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Ukraine’s choice: the arguments and what the EU can do now

Apologies that we have left the blog without new posts for quite a while. As a compensation, the last post on Russian pressure on Ukraine not to sign the Association agreement with the EU this month flagged developments which only got more dramatic in the meantime. It  is worth another post to recap the comments and arguments on what was behind President Yanukovich’s decision. Roughly two sets of arguments seem to highlight, on the one hand, the failure of the EU and  – much less frequently – the positive lessons of the Ukraine debacle.

Critical of the EU:  Andrew Rettman’s summary of what went wrong in the EU observer: the EU’s accession promise never came when Ukrainian pro-European politicians needed it, instead the EU kept playing its usual technocratic game and Russia marshalled its ‘hard’ (in Georgia and Ukraine through the gas delivery issue) power to get neighbourhood countries back in its sphere of influence. Ukrainian elites undoubtedly also to blame. EU member states, in the meantime, made it humiliatingly hard for Ukrainians to get EU visas, so people felt not welcome at a very basic level (this sounds familiar to anyone who has ever queued at an EU embassy). The Economist’s Eastern Approaches blog has another appalling visa story illustrating how EU member states are really sending the wrong signal. Most seem to agree that regardless of all else, President Yanukovich was playing the EU against Russia and vice-versa to get concessions from both sides (a majority of commentators among diplomats and the Lithuanian Presidency have confirmed that impression).

A lot more optimistic on the outcome for the EU: Techau in the StrategicEurope blog: Russian actions forced the EU to see that the ENP is a play for influence and not a technocratic exercise, the EU stood firm against Russian pressure, Germany took the lead on a difficult foreign policy issue, so all in all not such a bad outcome. Russia showed that the only way it can succeed in its neighbourhood is through blackmail and coercion and not attractiveness and its blackmail is not an EU foreign policy failure (I like that one).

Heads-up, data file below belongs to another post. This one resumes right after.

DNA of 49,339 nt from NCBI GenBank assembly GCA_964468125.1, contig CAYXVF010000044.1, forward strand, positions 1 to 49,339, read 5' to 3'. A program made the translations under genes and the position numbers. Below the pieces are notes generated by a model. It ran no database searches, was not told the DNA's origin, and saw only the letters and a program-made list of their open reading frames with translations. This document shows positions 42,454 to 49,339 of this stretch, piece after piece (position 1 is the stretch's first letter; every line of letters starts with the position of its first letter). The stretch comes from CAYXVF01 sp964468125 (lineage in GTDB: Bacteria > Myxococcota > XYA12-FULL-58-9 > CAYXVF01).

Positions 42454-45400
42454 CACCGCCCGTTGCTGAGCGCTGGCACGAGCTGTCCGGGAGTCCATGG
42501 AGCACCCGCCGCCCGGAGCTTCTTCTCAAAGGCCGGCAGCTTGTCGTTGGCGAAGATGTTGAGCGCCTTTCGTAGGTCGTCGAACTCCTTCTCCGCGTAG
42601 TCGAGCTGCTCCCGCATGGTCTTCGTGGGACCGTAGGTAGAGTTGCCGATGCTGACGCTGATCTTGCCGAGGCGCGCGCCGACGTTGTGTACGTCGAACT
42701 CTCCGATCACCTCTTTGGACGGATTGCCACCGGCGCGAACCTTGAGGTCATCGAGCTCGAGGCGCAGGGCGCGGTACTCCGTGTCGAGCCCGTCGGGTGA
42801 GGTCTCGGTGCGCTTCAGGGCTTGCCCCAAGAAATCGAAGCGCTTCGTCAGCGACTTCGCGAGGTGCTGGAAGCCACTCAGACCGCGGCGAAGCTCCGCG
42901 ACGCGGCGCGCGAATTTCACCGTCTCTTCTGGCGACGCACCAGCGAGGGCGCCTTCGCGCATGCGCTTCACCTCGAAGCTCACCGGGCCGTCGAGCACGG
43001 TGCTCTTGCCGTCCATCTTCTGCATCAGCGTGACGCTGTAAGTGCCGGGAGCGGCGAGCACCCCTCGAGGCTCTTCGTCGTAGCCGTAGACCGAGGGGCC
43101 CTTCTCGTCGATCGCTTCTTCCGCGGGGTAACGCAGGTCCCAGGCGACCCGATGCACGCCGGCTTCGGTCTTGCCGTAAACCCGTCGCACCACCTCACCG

Another set of commentators such as Gvosdev here claim that Yanukovich and the government simply were guarding Ukraine’s best trade interests by bowing to Russian blackmail.

In the absence of research on this,  all of the above sound plausible, a bit like ‘a-glass-half-full’ or ‘glass-half-empty’ perspectives. The people on my mind, however, are Ukrainian citizens who hoped getting closer to the EU would make their country more democratic. The people demonstrating, the #EuroMeidan movement are trying hard to gain support for a Ukraine committed to European values. They certainly cannot be blamed for anyone’s geopolitical failure, so I hope they succeed convincing their fellow citizens and government that a European, democratic Ukraine will have a better future than the next member of a Customs Union including Russia and Belarus. They hope the EU would support them. Considering a friendlier visa regime for Ukrainians would prove the EU is not about to punish Ukrainians for the decisions of their leaders as Polish MEP Saryusz-Wolski has urged. I doubt that it will happen, but it would be a move that could really make a difference.

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